St Cyres set targets after slipping down school banding
10:02am Wednesday 18th December 2013 in Penarth news
ST CYRES has been given six months to make improvements after it slipped down the secondary school bandings for Wales,in the latest report published by the Welsh Government.
Schools in Band 1 are the best performing across all measures while schools in Band 5 require additional support.
In the latest rankings St Cyres slipped from Band 3 to Band 4, while Stanwell School maintained its Band 1 ranking from last year.
St Cyres achieved a score of 35.5, while Stanwell School achieved 16.5. The scores were measured by assessing school performance within four broad categories: The percentage of pupils achieving five A* to Cs at GCSE including English or Welsh and mathematics, the best eight GCSEs of pupils, the performance of pupils at GCSE in English or Welsh and mathematics, and attendance.
Across the Vale of Glamorgan Ysgol Bro Morgannwg is in Band 1, Cowbridge Comprehensive is in Band 2, St Richard Gwyn and Bryn Hafren schools are in Band 3, Llantwit Major is in Band 4 and Barry Comprehensive is in Band 5.
A Vale Council spokeswoman said: “The Vale of Glamorgan Council has been working with other local councils in the region for some time, to support and challenge all schools to continue to improve standards, and the council says standards in the Vale are continuing to rise.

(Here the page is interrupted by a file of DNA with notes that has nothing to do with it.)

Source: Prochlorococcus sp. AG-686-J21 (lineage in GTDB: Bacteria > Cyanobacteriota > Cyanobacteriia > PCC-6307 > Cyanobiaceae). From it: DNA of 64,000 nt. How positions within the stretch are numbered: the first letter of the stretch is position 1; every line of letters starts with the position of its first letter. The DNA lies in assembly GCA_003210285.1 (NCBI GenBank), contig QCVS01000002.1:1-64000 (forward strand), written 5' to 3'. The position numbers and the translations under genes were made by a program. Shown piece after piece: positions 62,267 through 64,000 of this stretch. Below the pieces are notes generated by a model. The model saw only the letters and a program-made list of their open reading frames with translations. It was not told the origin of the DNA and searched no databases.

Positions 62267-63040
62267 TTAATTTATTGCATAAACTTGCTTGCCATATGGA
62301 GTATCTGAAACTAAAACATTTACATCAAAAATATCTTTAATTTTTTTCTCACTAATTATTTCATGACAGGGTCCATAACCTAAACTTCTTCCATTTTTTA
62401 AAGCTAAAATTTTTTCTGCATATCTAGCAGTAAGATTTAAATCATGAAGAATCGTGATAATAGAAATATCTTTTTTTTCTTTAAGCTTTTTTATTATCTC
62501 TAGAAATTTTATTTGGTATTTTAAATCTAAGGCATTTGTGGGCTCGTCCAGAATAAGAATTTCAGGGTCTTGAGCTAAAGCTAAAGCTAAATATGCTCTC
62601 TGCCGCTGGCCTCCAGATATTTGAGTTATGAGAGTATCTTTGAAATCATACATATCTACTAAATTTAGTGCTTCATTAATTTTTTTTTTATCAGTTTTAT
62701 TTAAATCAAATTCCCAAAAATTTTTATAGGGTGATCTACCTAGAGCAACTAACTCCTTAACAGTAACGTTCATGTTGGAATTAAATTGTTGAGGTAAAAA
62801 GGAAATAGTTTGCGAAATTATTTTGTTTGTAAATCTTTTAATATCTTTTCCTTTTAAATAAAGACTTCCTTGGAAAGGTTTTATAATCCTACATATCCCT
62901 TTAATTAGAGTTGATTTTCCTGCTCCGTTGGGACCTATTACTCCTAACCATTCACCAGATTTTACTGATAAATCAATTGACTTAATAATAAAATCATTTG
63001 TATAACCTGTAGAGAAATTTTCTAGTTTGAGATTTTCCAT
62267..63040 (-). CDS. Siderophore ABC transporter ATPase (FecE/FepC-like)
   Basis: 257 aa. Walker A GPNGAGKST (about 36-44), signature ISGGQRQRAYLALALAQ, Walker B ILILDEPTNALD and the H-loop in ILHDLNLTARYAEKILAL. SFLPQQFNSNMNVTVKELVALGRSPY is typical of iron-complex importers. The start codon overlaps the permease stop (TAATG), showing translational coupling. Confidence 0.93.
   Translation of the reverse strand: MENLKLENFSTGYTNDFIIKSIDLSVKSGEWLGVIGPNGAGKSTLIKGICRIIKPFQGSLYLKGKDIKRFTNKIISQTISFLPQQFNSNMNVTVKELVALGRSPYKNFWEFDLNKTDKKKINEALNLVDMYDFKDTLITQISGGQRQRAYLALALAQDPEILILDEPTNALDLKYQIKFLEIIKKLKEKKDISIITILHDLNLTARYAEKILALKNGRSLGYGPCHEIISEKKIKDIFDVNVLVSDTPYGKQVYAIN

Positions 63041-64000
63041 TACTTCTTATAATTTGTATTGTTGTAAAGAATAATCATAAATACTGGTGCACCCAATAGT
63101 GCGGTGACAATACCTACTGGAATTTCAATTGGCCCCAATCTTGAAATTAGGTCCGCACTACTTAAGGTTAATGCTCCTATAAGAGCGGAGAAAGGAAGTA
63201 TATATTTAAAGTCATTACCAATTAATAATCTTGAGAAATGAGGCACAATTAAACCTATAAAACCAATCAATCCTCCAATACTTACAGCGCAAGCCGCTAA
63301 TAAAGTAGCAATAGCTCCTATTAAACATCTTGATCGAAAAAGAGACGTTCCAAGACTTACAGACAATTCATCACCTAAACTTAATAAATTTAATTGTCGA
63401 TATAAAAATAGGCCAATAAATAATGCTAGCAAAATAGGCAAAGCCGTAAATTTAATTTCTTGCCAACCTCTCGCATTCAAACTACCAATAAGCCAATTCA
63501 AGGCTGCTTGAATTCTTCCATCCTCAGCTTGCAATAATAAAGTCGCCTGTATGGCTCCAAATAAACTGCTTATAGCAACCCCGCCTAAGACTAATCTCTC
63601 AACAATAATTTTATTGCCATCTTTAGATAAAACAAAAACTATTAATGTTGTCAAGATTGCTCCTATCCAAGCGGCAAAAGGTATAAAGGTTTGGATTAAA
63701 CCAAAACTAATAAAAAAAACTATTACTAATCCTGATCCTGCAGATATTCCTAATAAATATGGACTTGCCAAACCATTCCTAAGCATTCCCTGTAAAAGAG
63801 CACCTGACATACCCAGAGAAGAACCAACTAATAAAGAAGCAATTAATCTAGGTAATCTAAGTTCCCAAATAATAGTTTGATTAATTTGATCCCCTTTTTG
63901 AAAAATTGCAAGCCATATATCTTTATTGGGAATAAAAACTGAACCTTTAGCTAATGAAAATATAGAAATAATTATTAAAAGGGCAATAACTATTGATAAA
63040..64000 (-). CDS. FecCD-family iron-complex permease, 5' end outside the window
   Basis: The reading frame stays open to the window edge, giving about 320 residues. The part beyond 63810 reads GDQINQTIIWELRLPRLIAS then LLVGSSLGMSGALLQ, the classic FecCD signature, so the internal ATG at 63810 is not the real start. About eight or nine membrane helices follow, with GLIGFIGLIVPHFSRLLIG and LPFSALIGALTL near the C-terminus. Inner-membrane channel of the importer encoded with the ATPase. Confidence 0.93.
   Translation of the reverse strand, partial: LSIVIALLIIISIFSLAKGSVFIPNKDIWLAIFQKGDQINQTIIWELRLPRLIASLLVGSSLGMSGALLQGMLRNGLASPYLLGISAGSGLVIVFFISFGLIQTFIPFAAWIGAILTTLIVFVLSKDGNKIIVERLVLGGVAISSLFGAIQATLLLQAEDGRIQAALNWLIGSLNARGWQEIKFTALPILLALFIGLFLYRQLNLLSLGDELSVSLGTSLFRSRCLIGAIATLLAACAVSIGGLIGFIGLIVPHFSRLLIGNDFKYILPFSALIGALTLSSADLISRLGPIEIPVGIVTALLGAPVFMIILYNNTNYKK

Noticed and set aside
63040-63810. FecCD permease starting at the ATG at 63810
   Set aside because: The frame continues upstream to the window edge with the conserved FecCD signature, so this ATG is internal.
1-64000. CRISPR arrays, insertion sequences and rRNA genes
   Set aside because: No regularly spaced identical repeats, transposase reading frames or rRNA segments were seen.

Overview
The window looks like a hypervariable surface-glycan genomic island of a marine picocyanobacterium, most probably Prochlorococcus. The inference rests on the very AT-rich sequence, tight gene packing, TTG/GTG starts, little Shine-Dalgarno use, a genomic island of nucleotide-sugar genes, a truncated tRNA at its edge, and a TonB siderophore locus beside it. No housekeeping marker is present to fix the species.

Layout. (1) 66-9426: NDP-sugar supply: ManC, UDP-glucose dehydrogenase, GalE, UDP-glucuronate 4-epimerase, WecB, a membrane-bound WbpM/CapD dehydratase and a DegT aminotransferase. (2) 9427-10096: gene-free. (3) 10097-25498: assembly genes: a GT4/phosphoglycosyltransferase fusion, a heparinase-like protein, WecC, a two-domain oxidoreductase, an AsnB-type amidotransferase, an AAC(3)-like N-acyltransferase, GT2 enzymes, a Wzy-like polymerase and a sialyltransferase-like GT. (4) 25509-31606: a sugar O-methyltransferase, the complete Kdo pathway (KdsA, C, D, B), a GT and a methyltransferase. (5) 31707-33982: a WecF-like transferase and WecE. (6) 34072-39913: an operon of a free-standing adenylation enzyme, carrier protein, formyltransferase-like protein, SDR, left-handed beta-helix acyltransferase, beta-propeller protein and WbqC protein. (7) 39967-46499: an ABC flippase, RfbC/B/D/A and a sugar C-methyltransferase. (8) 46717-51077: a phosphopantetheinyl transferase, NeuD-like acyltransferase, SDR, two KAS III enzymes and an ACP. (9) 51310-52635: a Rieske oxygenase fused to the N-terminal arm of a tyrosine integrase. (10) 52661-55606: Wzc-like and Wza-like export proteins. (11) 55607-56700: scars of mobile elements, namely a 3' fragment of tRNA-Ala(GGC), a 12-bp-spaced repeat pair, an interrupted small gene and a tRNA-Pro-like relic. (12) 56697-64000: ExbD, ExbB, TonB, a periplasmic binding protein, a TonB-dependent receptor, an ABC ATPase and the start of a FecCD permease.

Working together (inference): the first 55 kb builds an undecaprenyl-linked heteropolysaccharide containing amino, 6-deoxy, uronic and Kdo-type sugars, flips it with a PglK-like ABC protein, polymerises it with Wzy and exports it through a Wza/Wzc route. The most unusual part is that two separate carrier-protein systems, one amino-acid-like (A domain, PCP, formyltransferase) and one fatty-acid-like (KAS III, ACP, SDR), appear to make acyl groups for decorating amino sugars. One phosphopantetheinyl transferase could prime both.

“For three secondary schools, Llantwit, St Cyres and Barry, that are not yet making sufficient progress, the council has agreed targets for higher standards to be achieved by the summer.”
In regards to St Cyres a Vale Council spokeswoman added: “Compared with other schools with similar students, attainment in GCSE examinations in 2013 was lower than average in mathematics and English: attendance and the proportion of students achieving five good GCSEs including mathematics and English was also below average.
“The Council has agreed targets with the school for progress on each of these measures in 2014.
“The Council and the regional Central South Consortium Joint Education Service will support and challenge the school to meet the agreed targets.”
Councillor Chris Elmore, Cabinet member for Children’s Services, said: “Many secondary schools in the Vale are good, but like schools elsewhere there is room for improvement. “Bandings provide useful information about school performance but they do not give the whole picture. Parents can access many other sources of information about schools.”
He added: "I am delighted to see Vale schools once again in the top bands and congratulate these schools for their achievements. We are working hard with the schools that are currently in the lower bands in order that they can make accelerated progress.”
Chris Keates, General Secretary of the NASUWT, the largest teachers’ union in Wales, said that the banding system for Wales was “fundamentally flawed” and “stigmatises teachers, schools, pupils and local authorities”.
David Evans, secretary of the National Union of Teachers (NUT), questioned the “flawed approach” of the banding policy.
“NUT Cymru have always objected to the school banding policy given its flawed approach to measuring performance. It is hard to see exactly what tangible benefit parents, pupils or teachers have seen since the introduction of school banding. Seeing schools bounce around widely within the bands does not do much to fill anyone with confidence that they are having a consistent or balanced view of school performance.”